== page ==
Why Does My 18 Year Old Need An Estate Planner?

Your child has turned 18 and is on their way to experience life as an adult! Congratulations to them and to you! Perhaps they are going to college, off to travel, or have found a job! Your child is likely just starting out and has no “estate” to worry about planning for! But remember, they are legally an adult which comes with many perks, responsibilities and rights, including important privacy rights.

Strange but true: If your child is at college or traveling and falls ill or is in a car accident, you may be surprised that you will never be fully informed about what has happened. You may rush to the hospital only to be turned away with very little information.

How is this possible? They are still your little boy or girl in your eyes, but as legal adults, HIPPA prohibits disclosure of your child’s medical information without their consent. If your child is temporarily incapacitated, you are not going to be able to make decisions for them. You will first have to appear in court and initiate guardianship proceedings. This takes time and money and can cause conflict when more than one person wants to be guardian (which is sometimes the case when parents are divorced).

More to consider: Not only that, but who will pay their bills, access their credit card records and reverse bank fees for late payments? Financial institutions also protect privacy and will not allow anyone else into your child’s bank accounts without court approval through a conservatorship proceeding. Again, this can be a headache.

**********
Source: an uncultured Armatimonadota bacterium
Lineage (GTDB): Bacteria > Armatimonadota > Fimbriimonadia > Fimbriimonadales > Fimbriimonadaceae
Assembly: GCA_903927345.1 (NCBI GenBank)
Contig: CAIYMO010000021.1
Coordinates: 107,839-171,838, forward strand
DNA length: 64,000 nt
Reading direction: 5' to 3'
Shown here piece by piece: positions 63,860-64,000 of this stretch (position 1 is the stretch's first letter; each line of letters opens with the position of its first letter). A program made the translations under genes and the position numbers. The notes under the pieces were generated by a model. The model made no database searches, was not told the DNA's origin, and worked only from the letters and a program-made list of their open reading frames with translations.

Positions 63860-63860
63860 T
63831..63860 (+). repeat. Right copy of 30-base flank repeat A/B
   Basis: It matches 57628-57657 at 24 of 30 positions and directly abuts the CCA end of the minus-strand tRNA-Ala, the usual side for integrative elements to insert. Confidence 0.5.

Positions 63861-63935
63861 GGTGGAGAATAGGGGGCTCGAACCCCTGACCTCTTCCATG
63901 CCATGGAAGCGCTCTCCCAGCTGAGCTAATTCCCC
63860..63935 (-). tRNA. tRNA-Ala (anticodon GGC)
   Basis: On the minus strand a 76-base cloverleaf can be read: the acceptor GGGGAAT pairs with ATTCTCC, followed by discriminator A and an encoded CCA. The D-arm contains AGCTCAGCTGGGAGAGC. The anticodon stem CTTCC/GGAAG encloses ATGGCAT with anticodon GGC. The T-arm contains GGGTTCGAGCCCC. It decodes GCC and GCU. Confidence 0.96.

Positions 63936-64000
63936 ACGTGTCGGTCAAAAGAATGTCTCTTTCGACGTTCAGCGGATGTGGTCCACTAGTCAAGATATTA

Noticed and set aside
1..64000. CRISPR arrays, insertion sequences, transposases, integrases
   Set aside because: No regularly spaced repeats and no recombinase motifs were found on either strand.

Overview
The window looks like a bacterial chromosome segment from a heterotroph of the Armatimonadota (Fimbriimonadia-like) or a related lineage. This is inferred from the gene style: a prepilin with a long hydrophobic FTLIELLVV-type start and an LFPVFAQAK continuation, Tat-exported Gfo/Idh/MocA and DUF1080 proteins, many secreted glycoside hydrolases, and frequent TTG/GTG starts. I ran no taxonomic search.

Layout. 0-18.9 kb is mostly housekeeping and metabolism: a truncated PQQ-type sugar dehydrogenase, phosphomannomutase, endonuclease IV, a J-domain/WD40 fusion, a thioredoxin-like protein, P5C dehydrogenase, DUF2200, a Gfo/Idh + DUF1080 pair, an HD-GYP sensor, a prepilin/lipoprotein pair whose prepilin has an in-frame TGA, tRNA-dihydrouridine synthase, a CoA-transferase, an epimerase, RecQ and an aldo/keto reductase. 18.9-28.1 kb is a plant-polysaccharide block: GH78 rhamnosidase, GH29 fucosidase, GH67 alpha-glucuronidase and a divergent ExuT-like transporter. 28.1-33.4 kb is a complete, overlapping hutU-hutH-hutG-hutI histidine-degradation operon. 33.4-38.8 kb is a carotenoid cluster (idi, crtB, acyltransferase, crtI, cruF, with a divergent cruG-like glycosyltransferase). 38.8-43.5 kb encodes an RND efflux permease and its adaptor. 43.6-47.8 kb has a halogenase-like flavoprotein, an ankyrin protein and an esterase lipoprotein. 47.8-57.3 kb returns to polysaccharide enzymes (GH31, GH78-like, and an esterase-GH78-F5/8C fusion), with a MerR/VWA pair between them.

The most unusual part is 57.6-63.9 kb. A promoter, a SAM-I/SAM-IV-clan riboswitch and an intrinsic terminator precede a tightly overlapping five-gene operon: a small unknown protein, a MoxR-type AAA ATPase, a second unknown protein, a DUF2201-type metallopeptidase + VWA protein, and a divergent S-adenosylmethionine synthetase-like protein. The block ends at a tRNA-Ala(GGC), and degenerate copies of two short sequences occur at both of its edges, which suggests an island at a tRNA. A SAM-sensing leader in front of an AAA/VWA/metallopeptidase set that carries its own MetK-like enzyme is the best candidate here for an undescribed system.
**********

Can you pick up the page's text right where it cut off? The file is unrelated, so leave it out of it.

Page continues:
What can be done? Three simple documents fix these problems:

  • Oregon Advance Directive – The Oregon Advance Directive has two parts, the first of which appoints someone to act as your health care power of attorney (also known as your living will). This allows your child to appoint you to make their medical decisions for them.
  • HIPPA release – A valid HIPPA release allows medical information to be shared with other family members, even if they are not the ones making the medical decisions.
  • Durable Power of Attorney – the Durable Power of Attorney, also called Financial Power of Attorney, allows someone else to step in and take control of a person’s finances for them. Your child can choose that this only becomes effective after incapacity. A person holding your child’s power of attorney must act in good faith towards the best interest of your child.

The Oregon Advance Directive and HIPPA release are likely valid if you get them from the hospital which can be done for free. However, a power of attorney has many more laws regulating it and many downloadable or pre-packaged powers of attorney do not work as they were supposed to.

How can I help? Visiting an experienced estate planning attorney will give you peace of mind when your child leaves the nest. Matthew G. Matrisciano is an expert in estate planning, powers of attorney, wills, trusts, and probate. Mention this newsletter and get a free 30 minute consultation!

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